July 24, 2009 Hey, kids, did you know the mouse house thinks it’s okay to mine your personal information and sell it to advertisers to make a buck off your back without your permission?
Reuters reports Disney CEO Robert Iger is bullish on direct web marketing to consumers, and seems to think tracking kids’ preferences and selling your likes and dislikes with every keystroke is a-ok fine…After all, “older consumers” are the ones that hate ad spam and digital clutter, not you guys. ‘Zat right? Really?
“Kids don’t care,” Iger said, adding that when he talked to his adult children about their online privacy concerns “they can’t figure out what I’m talking about.” Ahem. I’d start with “a.) I highly doubt that…and b.) Would that make it okay?
Just how old are these children? What constitutes ‘kids?’ Should children’s rights as tweens and teens be usurped by profiteers just because they ‘can?’ Gee, and we wonder why there’s such a big fuss at the policy and protections level of kids privacy and data mining. Enough to literally “make a federal case out of it.”
Perhaps he meant something along the lines of “kids don’t appear as concerned as adults about privacy” or even “kids tune out ad spam and are desensitized to annoying ploys”…but that’s not remotely close to his stance.
Mr. Iger just set back his industry pals luring kids with ‘sweet deals’ and marketing opportunities into ‘Gooey Gumdrops Land’ or ‘Molasses Swamp’ in the Candyland board game of life…(visual credit to Clevver.com who reminds a Candyland movie is in the works)
Soooo……maybe that’s ultimately the best solution in itself? Let industry sink in its own candy-coated quagmire of “spin” and colorful interpretations while youth advocates rest from pounding against the digital wall to broker reasonable middle ground. At least then we wouldn’t be subjected to belittling, sour-note headlines like this one, “FCC to Study Media & Kids to Aid ‘Scared Parents.’
I am not a ‘scared parent.’ I am a ticked off parent.
Big diff on the need for reform, Bloomberg at al…
In fact, this has nothing to do with fear of the big bad media wolf, (says the media maven mama) and EVERYthing to with kids’ rights as consumers and clear lines of FCC demarcation when it comes to boundaries, product placement and even creative context.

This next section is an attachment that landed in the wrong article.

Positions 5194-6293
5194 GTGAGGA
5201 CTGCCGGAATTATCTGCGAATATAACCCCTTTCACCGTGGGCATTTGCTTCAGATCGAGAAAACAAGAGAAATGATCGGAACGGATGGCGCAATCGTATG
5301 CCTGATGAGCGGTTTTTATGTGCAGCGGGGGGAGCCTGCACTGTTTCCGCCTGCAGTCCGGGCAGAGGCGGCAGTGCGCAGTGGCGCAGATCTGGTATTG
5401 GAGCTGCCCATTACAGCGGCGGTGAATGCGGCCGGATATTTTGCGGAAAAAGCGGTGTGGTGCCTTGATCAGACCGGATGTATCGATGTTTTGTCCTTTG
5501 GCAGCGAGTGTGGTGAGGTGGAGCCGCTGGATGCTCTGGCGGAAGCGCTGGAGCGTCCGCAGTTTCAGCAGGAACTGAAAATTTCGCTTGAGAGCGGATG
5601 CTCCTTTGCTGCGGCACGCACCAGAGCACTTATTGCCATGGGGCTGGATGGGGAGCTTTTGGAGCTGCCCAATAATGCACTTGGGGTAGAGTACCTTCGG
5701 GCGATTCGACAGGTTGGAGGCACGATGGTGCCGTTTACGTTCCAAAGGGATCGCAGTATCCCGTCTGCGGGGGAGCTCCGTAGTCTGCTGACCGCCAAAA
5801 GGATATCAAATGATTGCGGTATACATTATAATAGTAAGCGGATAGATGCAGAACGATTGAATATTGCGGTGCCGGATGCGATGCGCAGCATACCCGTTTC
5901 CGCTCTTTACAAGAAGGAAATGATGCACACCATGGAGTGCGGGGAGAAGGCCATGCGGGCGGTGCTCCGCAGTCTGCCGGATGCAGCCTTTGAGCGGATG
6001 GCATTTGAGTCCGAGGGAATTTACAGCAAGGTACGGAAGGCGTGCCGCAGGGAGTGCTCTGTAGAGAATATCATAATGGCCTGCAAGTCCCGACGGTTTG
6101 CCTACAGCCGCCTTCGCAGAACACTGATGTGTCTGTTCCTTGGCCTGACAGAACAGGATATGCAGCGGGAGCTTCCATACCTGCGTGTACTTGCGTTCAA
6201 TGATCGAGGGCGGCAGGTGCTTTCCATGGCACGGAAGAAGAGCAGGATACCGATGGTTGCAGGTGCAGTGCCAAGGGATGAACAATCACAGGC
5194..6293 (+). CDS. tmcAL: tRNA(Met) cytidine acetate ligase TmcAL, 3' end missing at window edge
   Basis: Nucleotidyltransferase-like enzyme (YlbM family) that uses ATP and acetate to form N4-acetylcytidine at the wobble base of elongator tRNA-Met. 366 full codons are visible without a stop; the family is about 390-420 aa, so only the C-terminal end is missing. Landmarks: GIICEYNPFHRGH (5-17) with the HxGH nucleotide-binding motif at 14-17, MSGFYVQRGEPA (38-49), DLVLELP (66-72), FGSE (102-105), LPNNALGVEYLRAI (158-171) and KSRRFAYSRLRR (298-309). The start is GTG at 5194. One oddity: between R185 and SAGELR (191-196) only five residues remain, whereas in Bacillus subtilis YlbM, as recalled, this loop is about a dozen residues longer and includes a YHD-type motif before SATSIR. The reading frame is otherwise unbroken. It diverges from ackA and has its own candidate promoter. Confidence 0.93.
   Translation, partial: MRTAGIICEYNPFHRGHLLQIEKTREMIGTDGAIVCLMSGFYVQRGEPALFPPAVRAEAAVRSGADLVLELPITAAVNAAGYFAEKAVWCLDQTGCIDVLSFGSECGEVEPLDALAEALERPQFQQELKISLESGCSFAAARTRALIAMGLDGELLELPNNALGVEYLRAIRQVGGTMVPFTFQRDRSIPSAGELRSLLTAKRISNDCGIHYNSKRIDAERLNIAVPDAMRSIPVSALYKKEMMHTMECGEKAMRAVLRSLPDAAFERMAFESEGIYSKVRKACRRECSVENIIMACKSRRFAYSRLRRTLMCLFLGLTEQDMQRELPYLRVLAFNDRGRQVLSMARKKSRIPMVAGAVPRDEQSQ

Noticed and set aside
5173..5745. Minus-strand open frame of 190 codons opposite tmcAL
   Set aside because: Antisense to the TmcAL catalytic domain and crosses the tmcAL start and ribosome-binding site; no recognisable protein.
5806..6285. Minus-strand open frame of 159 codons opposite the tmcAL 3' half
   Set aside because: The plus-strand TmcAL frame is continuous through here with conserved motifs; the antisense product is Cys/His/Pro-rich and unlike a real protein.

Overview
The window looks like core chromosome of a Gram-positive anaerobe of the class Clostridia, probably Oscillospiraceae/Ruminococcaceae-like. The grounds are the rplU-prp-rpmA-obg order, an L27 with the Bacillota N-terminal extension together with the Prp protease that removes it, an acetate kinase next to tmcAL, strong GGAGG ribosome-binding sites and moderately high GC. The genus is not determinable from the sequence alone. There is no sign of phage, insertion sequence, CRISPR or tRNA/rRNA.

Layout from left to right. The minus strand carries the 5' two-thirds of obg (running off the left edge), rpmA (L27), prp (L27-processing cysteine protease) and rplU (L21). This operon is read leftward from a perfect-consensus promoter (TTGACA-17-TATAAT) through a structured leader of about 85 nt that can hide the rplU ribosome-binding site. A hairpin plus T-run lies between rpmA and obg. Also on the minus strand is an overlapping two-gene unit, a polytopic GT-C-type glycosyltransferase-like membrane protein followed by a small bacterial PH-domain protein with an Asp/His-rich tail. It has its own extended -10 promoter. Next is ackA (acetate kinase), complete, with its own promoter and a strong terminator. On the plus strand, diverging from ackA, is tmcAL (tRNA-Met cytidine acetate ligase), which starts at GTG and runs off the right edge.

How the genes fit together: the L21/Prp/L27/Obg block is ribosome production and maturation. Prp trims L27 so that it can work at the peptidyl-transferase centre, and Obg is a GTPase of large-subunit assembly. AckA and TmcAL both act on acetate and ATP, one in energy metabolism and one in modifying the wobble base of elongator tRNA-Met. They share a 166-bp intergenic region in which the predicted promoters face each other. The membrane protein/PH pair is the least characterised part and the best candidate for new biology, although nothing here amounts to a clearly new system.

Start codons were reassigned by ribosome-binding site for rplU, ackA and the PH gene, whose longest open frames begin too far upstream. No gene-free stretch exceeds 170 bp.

The only thing I’m ‘afraid of’ is the civility of discourse devolving into a ‘them vs. us’ fist-to-cuffs which sets up divisiveness over solutions-based, common sense thinking.
I mean, really, Mr. Iger…Have you talked to kids other than your own about privacy and permissions?
Last I checked with industry research AND youth attending conferences like the recent Ypulse National Mashup, teens DID want to control their own consumer information rather than be commodified.
In fact, looking at my notes, they echo Ypulse live-blogger Derek Baird’s recap here which sums:
“A Harris Interactive poll found that 59% of youth are willing to provide personal info to get targeted information in return, but be aware that teens have high expectations for privacy controls, user experience, want to be in full control of their info.”
ESPECIALLY when it comes to mobile…Specifically, 6 out 0f 10 teens would be willing to provide info only if they controlled the terms…(that’s a lower willingness to provide profile info than adults!)
This Harris Interactive 30pp TeenMobile Study research report shows ONLY 5% would agree to provide profile info without a return on their ‘investment’ or some entitlement/incentive… Plus 9% are NOT AT ALL interested whatsoever!
Bill Carter of Fuse shared this 25pp teen study at Ypulse saying “only 10% of teens approve of in-game ads” (and they don’t buy into the whole ‘it makes it more authentic’ bit)…
AND…phones were dead last in ‘acceptability’ of ad messaging! (90% of teens text, and 90% disapprove of advertisers texting them)
What can we surmise from this?
Clearly nothing close to Mr. Iger’s words.
Teens DO want their privacy from marketers. Moreover…
Teens want control and choice over their own personal data (don’t we ALL?)
And IF teens decide they want to receive some ‘sweet deal,’ or FREEBIE, they want to ‘opt-in’ with their favorite brands rather than be served an empty digital diet of ads as junk food…
Kids are well aware of their increasingly commodified childhood and essentially are creating their own ‘quid pro quo’ data deal as if to brazenly say to corporations,
‘Fine, you can have it, but it’s gonna cost you’…
If you detect a bit of glee in my ‘rage against the machine’ stance, you’re not mistaken; I’m against mining data sans permissions at ANY age and find it objectionable that business seems to feel it’s their inalienable right to stalk-n-hawk kids’ preferences like predatory lechers…
I also think the price we pay to mine kids’ childhoods will ultimately cost us all. (my mantra, actually)